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An initial study to assess the use of geological parent materials to predict the Se concentration in overlying soils and in five staple foodstuffs produced on them in Scotland

By F.M. Fordyce, N. Brereton, J. Hughes, W. Luo and J. Lewis


Evidence suggests that dietary-intakes of the essential element selenium have fallen in Scotland in recent years, due to changing sources of bread-making wheat. The Scottish environment is thought to be Se-poor due to the geology and climate. This initial study assessed whether geological parent-materials could be used to predict relatively high and low soil-Se areas in Scotland and whether differences in soil-Se were reflected in foodstuff-Se produced on them. Samples (n = 8 per farm) of wheat, calabrese (broccoli), potato, beef-steak, milk, cattle pasture (grass) and soil were collected from pairs of farms (one in each high/low predicted Se area (PSA)). Potatoes and soils were collected from a further 34 farms in high/low PSAs to assess a greater geographical zone. Total soil-Se ranged from 0.115 to 0.877 mg kg-1 but most samples (90%) could be classed as Se-deficient (< 0.6 mg kg−1), irrespective of PSA. Total soil-Se was significantly higher (p < 0.05) in the high than in the low PSAs as expected; however, the difference between the two was small (mean 0.48 and 0.37 mg kg−1, respectively). Water-soluble soil-Se (6.69 to 26.78 μg kg−1) concentrations were not significantly different between the two PSAs (p = 0.71). Soil loss-on-ignition (indicating organic matter content) correlated significantly with total and water-soluble soil-Se (p < 0.001) and exerted a greater control than parent-material on soil-Se. Significant differences between the PSAs for beef-Se (p < 0.001), wheat-Se (p < 0.001), calabrese-Se (p < 0.01) and beef-farm grass-Se (p < 0.05) indicated partial success of the parent-material soil-Se prediction. However, only wheat-Se (p < 0.001) and potato-Se (p < 0.001) correlated significantly with total soil-Se. The results suggest that soil-Se concentrations in the main agricultural areas of Scotland are generally low. Given the low Se concentrations also reported in the food commodities; further investigations may be warranted to fully characterise the Se-status of Scottish produce and dietary-Se intakes in Scotland.\ud \u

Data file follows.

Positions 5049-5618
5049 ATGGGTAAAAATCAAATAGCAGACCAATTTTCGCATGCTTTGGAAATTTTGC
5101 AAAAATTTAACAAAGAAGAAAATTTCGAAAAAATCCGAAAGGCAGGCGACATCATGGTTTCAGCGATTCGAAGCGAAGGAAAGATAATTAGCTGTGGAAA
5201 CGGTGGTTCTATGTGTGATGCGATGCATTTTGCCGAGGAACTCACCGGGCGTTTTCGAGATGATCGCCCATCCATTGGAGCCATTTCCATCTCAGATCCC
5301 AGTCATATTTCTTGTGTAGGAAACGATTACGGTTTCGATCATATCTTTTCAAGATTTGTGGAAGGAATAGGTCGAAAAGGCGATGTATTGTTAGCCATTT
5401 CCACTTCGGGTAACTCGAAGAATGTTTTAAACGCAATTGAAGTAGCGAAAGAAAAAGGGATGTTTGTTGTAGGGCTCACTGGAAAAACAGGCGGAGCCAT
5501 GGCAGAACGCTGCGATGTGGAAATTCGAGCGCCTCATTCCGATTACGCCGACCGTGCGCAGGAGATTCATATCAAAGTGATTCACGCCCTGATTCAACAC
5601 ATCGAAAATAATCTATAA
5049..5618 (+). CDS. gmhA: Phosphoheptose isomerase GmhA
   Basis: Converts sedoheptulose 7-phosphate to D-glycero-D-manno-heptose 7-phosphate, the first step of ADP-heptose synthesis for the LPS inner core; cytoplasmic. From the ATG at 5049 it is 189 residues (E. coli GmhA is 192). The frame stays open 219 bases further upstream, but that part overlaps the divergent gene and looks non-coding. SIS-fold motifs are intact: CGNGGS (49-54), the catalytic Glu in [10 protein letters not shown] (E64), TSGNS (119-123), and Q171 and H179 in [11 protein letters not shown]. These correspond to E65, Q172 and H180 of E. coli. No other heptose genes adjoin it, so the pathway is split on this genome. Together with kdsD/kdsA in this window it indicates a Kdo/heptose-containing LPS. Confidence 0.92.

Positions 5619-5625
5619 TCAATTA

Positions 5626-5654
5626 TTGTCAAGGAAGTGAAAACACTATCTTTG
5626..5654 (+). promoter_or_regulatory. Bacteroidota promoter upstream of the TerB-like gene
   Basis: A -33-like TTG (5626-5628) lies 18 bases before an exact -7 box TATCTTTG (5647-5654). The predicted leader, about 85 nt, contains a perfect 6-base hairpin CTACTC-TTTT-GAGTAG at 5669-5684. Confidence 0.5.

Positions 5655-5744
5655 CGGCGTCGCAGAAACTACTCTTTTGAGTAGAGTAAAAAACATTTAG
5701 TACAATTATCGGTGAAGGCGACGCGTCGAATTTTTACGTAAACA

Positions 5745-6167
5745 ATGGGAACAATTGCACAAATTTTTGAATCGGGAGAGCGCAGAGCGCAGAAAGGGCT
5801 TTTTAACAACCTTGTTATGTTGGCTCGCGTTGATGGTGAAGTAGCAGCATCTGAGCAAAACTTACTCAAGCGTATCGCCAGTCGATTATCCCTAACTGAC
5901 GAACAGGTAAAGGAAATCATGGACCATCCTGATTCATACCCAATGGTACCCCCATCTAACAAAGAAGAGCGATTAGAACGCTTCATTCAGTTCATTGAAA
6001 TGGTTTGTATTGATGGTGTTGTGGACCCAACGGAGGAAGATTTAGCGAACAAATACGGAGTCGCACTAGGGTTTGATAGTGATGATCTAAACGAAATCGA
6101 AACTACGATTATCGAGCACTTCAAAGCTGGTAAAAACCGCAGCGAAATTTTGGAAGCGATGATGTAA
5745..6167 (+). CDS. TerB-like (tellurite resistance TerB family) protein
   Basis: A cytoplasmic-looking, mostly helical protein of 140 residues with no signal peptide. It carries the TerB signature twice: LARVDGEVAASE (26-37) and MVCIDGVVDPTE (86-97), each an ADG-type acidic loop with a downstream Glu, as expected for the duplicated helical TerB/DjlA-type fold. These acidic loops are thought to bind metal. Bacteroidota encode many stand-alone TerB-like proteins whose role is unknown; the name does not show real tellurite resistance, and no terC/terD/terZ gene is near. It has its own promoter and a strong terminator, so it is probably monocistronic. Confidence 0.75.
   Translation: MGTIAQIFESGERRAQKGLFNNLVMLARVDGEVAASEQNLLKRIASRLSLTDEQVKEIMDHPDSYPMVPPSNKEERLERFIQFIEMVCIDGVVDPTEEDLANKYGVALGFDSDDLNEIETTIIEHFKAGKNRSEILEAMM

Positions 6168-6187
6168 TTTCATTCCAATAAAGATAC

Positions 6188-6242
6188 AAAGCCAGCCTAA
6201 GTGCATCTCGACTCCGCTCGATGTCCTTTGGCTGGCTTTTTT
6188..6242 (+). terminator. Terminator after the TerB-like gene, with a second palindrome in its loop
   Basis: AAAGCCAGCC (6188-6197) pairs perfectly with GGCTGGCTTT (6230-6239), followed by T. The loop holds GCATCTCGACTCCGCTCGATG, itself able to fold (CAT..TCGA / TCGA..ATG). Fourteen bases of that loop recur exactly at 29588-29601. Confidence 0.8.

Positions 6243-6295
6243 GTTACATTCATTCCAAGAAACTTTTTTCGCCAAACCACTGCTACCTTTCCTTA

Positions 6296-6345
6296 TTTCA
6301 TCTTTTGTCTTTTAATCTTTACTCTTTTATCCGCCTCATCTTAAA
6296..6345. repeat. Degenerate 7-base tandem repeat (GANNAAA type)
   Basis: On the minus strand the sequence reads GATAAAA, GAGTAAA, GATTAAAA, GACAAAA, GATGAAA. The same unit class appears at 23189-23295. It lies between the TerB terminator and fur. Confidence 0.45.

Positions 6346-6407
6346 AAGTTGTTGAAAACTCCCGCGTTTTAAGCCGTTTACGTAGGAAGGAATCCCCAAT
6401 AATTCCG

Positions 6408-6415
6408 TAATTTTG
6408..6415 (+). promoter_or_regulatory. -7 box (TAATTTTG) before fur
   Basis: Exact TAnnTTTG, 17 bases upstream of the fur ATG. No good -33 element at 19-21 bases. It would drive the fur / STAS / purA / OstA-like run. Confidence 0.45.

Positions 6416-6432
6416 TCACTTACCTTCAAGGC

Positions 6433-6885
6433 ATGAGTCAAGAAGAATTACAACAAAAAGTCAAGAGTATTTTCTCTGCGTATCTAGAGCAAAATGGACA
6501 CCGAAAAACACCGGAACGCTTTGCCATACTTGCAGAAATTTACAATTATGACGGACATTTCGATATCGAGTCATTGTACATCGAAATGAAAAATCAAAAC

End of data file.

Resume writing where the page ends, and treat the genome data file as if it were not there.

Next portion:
Topics: Earth Sciences
Publisher: Elsevier
Year: 2010
DOI identifier: 10.1016/j.scitotenv.2010.08.007
OAI identifier: oai:nora.nerc.ac.uk:11630

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